Pregnancy can have a profound effect on a woman’s body. The body changes due to the added weight of a child, which can induce back pain, loose ligaments and a cause a poor center of gravity. Chiropractic care and comfortable, supportive footwear can benefit women in all stages of pregnancy. According to the American Chiropractic Association, “During pregnancy, a woman’s center of gravity almost immediately begins to shift forward to the front of her pelvis…. As the baby grows in size, the woman’s weight is projected even farther forward, and the curvature of her lower back is increased, placing extra stress on the spinal disks. In compensation, the normal curvature of the upper spine increases, as well.
During pregnancy, misalignment of the spine and pelvis are common changes that women may experience. This will put stress on the lower back and midsection. Chiropractic manipulation to these areas of the body can help reduce discomfort and prepare women for childbirth. For mothers that are wary about consuming temporary pain-relievers during pregnancy, chiropractic adjustments can provide a solution.
As the baby grows inside the mother’s belly, more weight is added to her body, meaning more pressure on her feet. As a result, the medial longitudinal arches will drop, making the feet look bigger. Dropped or flat arches can be detrimental for other parts of the body. The knees, low back, and spine can become misaligned, inducing stress to these parts of the body.
Aside from receiving routine adjustments, pregnant women with fallen arches can help relieve pain by wearing comfortable and supportive shoes. Tennis shoes with a high medial arch support that can absorb shock help alleviate pain for pregnant women.
High heels are not recommended for pregnant women, as the potential for injury can be heightened when their center of gravity is off balance. According to a BBC News Health article, “High heels alter your posture, shorten your calf muscles and place increased pressure on your back and knees. In pregnancy this places extra pressure on your joints when they are already under strain – which can result in a host of foot, leg and back problems and could increase the likelihood of falls.”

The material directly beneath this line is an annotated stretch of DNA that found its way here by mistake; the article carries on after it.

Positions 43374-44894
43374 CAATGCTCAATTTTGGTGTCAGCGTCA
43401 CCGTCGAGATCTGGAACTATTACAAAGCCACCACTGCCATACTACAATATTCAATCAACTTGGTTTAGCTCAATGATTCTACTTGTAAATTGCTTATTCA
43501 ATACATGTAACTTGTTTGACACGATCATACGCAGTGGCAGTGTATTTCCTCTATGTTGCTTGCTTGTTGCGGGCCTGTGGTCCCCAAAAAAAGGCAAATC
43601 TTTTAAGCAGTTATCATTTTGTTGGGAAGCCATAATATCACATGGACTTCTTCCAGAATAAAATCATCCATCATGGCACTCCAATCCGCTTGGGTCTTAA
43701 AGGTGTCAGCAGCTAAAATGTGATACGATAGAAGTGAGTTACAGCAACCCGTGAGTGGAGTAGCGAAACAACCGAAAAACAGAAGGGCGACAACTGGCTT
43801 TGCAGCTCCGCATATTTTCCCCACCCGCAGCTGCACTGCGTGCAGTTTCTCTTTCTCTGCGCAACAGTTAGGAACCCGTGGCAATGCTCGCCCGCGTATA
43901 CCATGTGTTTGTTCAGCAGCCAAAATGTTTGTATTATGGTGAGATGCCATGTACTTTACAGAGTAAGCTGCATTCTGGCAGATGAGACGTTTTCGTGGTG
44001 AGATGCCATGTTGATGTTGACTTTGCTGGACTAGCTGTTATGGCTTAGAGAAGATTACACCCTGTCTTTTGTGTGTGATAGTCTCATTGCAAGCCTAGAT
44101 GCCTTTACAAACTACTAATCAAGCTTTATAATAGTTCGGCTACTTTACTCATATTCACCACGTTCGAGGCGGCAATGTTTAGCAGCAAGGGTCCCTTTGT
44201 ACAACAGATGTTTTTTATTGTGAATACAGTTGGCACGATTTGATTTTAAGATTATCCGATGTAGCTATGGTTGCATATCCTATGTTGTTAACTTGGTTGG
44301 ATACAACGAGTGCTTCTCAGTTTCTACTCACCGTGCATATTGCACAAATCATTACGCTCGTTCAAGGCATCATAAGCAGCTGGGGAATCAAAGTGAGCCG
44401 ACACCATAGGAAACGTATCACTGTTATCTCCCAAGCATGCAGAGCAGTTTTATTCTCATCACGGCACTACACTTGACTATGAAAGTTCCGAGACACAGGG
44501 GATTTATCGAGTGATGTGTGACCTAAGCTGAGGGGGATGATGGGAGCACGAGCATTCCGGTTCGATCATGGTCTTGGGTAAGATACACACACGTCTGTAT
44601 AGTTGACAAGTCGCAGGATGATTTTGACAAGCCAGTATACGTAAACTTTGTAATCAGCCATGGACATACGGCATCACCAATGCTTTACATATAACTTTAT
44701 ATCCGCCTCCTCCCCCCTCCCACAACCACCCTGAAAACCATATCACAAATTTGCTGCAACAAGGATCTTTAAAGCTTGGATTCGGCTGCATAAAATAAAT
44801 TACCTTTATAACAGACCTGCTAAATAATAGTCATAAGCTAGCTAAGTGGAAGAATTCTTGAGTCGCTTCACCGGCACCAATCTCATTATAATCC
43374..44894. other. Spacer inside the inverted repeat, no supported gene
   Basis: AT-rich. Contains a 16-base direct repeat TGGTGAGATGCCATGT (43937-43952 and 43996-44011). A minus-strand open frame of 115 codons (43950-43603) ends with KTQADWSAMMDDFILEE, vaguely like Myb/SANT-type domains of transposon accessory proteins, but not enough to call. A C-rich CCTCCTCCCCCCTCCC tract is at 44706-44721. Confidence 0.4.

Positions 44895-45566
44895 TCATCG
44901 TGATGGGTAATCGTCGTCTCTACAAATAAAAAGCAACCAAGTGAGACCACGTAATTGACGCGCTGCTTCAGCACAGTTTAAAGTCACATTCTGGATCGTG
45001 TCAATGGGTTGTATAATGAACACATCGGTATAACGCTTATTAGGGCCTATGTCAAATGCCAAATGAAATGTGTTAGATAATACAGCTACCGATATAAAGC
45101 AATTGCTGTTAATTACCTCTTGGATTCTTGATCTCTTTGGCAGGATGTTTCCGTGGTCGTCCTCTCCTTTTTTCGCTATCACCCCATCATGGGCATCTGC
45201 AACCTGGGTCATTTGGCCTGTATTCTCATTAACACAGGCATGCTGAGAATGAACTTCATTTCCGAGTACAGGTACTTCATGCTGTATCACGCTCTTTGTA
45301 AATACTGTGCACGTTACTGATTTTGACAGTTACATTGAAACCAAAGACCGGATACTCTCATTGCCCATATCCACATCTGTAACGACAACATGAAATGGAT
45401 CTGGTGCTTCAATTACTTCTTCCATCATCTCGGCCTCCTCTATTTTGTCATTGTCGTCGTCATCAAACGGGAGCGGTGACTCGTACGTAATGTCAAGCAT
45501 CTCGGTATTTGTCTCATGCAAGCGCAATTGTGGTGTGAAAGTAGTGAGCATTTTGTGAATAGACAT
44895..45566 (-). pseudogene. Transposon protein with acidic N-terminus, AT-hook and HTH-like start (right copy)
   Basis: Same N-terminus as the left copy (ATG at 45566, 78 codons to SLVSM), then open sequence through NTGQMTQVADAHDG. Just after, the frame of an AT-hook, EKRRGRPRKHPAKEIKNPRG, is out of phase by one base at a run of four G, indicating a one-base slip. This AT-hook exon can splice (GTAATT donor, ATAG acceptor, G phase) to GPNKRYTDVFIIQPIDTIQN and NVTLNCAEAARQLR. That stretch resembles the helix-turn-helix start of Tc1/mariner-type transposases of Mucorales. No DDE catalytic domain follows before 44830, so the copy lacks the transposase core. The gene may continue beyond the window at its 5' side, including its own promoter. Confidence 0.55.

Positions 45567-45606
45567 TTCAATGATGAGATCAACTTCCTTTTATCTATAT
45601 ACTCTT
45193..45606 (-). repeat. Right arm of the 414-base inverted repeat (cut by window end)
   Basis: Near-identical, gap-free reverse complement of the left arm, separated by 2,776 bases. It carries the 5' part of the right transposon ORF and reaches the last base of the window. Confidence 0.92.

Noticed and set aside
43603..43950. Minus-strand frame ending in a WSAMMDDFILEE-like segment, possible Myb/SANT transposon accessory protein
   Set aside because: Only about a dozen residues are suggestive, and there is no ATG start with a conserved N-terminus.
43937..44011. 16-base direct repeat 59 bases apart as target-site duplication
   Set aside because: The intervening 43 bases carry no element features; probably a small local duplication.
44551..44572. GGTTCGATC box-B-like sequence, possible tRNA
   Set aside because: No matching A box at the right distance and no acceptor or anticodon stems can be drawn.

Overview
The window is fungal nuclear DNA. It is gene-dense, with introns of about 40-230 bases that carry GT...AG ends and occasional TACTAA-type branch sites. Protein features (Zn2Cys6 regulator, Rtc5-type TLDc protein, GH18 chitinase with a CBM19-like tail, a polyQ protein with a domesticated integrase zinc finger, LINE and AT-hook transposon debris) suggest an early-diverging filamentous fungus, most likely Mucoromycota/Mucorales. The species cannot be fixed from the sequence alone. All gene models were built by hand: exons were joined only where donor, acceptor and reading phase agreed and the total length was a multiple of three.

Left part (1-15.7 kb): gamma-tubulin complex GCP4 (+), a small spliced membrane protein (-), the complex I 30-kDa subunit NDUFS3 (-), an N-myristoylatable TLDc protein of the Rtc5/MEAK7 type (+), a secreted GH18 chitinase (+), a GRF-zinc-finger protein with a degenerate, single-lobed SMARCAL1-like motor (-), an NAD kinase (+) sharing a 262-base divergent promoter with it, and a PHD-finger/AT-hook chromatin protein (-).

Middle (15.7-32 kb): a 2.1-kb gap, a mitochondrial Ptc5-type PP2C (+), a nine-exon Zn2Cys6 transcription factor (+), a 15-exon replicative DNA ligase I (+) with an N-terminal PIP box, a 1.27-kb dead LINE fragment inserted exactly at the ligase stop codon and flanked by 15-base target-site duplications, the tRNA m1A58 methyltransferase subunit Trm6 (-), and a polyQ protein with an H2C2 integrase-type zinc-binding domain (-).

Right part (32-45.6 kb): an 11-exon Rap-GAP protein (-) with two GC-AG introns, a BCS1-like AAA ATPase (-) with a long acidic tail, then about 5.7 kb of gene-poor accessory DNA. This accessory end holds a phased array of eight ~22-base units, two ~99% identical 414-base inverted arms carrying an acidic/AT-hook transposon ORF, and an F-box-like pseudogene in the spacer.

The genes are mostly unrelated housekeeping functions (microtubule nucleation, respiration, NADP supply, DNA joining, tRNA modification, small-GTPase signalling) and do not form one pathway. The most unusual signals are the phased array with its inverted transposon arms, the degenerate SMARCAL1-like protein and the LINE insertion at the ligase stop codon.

High heels and ill-fitted shoes add stress to the body and disrupt the normal gait pattern even for women who are not pregnant. These types of shoes should be worn in moderation to avoid injury. Having a pair of comfortable shoes handy to slip into can prevent a night out from ending early.
Ill fitted shoes can have a harmful effect on women’s feet. According to Larry Keller, “Nine times more women develop problems from improperly fitting shoes than men, and nine out of 10 women wear shoes too small for their feet.” Shoes that are too small can be rough on pressure points in the feet, creating calluses or painful bunions. Tight shoes disturb the gait pattern and can have a formidable effect on joints throughout the body.
Properly fitted shoes should leave space (around ½ inch) for the toes to have wiggle room. Women should shop for shoes during the afternoon, as the feet naturally expand during the day. Above all, shoes should be comfortable and supportive.
A Dr. Cohen’s systematic approach and expertise of spinal manipulations provide an option for pain relief. This is especially beneficial for pregnant women seeking pain relief without risking harm to their baby.
Routinely visiting a chiropractor such as Dr. Andrew Cohen at ProActive Chiropractic in San Francisco and making simple lifestyle adjustments can help relieve pain from pregnancy. It can also help alleviate stress from everyday life. This could be as simple as opting for more supportive footwear. On your next visit with your chiropractor, ask how you can make changes to start living a more stress-free life!
1 American Chiropractic Association. (2011). Chiropractic Advice for Moms-to-Be. http://www.acatoday.org/content_css.cfm?CID=85
2 BBC News Health. (2010). Stiletto warning for pregnant women. http://www.bbc.co.uk/news/10309086
3 Keller, Larry. (2011). How to Stop Tight Shoes From Hurting. http://www.ehow.com/how_7718116_stop-tight-shoes-hurting.html